Variation in Documented Care for Unhealthy Alcohol Consumption Across Race/Ethnicity in the Department of Veterans Affairs Healthcare System
Article first published online: 8 MAR 2012
Copyright © 2012 by the Research Society on Alcoholism
Alcoholism: Clinical and Experimental Research
Volume 36, Issue 9, pages 1614–1622, September 2012
How to Cite
Williams, E. C., Lapham, G. T., Hawkins, E. J., Rubinsky, A. D., Morales, L. S., Young, B. A. and Bradley, K. A. (2012), Variation in Documented Care for Unhealthy Alcohol Consumption Across Race/Ethnicity in the Department of Veterans Affairs Healthcare System. Alcoholism: Clinical and Experimental Research, 36: 1614–1622. doi: 10.1111/j.1530-0277.2012.01761.x
- Issue published online: 6 SEP 2012
- Article first published online: 8 MAR 2012
- Manuscript Accepted: 1 JAN 2012
- Manuscript Received: 15 APR 2011
- Veteran's Affairs
- Substance Use Disorders Quality Enhancement Research Initiative
- Northwest Center of Excellence for Health Services Research & Development
- Alcohol Misuse;
- Healthcare Disparities
The VA Healthcare System has made progress implementing evidence-based care for unhealthy alcohol use, but whether there are differences in care across race/ethnicity is unclear. We describe alcohol-related care for 3 racial/ethnic groups among VA outpatients with unhealthy alcohol use.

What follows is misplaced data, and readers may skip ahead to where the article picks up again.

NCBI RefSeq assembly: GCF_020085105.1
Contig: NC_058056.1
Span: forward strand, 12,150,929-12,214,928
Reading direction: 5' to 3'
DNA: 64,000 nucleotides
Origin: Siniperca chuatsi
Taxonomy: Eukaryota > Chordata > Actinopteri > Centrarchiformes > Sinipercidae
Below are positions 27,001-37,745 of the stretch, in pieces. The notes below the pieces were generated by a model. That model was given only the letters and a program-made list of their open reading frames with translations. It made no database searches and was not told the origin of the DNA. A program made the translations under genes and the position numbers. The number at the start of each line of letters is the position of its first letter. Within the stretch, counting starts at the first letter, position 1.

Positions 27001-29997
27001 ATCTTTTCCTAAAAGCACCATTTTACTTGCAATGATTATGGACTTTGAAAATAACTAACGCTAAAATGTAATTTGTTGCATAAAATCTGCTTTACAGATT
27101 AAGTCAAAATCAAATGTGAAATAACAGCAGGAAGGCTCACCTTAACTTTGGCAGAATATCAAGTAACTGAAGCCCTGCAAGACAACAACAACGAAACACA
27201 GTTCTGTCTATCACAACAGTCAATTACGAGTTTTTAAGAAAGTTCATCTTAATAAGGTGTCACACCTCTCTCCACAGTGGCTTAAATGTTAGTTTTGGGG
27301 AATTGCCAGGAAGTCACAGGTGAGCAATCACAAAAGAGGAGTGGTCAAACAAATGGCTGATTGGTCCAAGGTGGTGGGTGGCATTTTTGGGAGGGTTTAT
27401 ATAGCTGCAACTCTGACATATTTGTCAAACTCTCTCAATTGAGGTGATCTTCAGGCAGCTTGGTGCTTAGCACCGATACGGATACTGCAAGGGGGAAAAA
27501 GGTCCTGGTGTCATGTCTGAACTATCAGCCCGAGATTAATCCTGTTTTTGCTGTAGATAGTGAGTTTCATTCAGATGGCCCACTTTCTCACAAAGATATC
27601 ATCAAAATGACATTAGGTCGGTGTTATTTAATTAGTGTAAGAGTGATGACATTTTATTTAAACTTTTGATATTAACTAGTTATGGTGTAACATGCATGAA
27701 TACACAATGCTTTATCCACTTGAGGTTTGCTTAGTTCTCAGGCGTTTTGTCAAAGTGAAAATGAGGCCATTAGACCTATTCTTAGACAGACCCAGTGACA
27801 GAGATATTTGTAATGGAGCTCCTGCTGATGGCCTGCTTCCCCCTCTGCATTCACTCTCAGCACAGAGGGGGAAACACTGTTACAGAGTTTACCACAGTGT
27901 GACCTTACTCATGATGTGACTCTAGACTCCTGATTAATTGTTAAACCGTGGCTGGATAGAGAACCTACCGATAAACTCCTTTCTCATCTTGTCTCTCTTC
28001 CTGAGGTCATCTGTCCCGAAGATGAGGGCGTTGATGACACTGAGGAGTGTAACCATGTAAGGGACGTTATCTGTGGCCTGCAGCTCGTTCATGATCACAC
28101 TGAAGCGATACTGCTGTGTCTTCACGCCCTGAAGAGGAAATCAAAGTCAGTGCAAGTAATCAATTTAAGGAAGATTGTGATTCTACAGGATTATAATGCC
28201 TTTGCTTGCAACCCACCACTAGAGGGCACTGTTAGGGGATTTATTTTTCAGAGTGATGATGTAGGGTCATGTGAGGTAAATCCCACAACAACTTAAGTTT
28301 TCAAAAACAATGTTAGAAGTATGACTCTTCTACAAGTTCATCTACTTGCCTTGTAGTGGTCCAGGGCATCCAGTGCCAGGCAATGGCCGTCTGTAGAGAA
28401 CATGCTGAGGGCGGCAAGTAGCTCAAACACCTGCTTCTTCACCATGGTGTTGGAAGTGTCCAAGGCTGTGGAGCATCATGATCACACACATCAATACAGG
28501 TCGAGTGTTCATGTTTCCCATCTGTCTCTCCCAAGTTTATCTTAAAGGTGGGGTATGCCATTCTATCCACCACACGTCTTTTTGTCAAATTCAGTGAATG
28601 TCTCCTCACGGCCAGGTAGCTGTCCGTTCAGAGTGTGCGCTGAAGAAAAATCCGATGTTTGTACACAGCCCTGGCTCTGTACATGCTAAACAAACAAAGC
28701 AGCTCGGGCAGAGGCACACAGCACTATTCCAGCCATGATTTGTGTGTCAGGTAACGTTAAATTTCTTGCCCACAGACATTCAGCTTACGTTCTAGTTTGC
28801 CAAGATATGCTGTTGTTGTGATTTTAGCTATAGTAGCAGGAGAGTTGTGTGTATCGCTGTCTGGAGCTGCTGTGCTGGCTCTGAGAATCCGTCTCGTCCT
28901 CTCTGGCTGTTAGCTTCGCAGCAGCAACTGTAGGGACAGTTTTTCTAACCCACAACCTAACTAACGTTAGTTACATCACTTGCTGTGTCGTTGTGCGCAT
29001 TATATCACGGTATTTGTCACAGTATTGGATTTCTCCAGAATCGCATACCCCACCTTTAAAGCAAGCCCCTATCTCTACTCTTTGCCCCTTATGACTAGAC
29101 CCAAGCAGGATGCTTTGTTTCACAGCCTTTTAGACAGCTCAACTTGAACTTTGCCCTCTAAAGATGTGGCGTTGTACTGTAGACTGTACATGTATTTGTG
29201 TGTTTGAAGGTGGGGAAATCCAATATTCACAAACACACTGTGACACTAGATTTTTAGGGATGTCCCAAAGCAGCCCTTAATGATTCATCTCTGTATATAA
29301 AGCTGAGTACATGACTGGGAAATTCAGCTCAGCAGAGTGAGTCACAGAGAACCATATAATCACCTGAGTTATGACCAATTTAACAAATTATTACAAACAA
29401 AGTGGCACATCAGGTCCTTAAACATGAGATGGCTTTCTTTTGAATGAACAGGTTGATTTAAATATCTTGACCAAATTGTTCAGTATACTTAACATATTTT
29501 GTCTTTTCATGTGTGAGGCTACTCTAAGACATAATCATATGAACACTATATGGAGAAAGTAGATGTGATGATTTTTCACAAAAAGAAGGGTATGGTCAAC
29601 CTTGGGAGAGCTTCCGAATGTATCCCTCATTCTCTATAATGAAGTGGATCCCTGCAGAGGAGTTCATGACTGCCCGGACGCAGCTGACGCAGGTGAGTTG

This cross-sectional study utilized secondary quality improvement data collected for the VA Office of Quality and Performance (July 2006 to June 2007) to identify a sample of 9,194 black (n = 1,436), Hispanic (n = 500), and white (n = 7,258) VA outpatients who screened positive for unhealthy alcohol use (AUDIT-C score ≥4 men; ≥3 women). Alcohol-related care was defined as medical record documentation of brief intervention (advice or feedback) and/or referral (discussion of or scheduled). Logistic regression models estimated the prevalence of alcohol-related care among black, Hispanic, and white patients after adjustment for sociodemographic characteristics, alcohol use severity, other substance use, and mental health comorbidity.
Among all eligible patients, 2,903 (32%) had documented alcohol-related care. Adjusted prevalences were 35.3% (95% CI 30.0 to 40.5) for black, 27.3% (95% CI 21.1 to 33.5) for Hispanic, and 28.9% (95% CI 25.5 to 32.3) for white patients. Differences in documented alcohol-related care between all racial/ethnic groups were significant (p-values all < 0.05).
Among VA patients with unhealthy alcohol use, black patients had the highest, and Hispanic the lowest, prevalence of documented alcohol-related care. Future research should evaluate contextual and system-, provider-, or patient-level factors that may attenuate racial/ethnic differences in documented alcohol-related care, as well as whether differences in documented care are associated with differences in outcomes.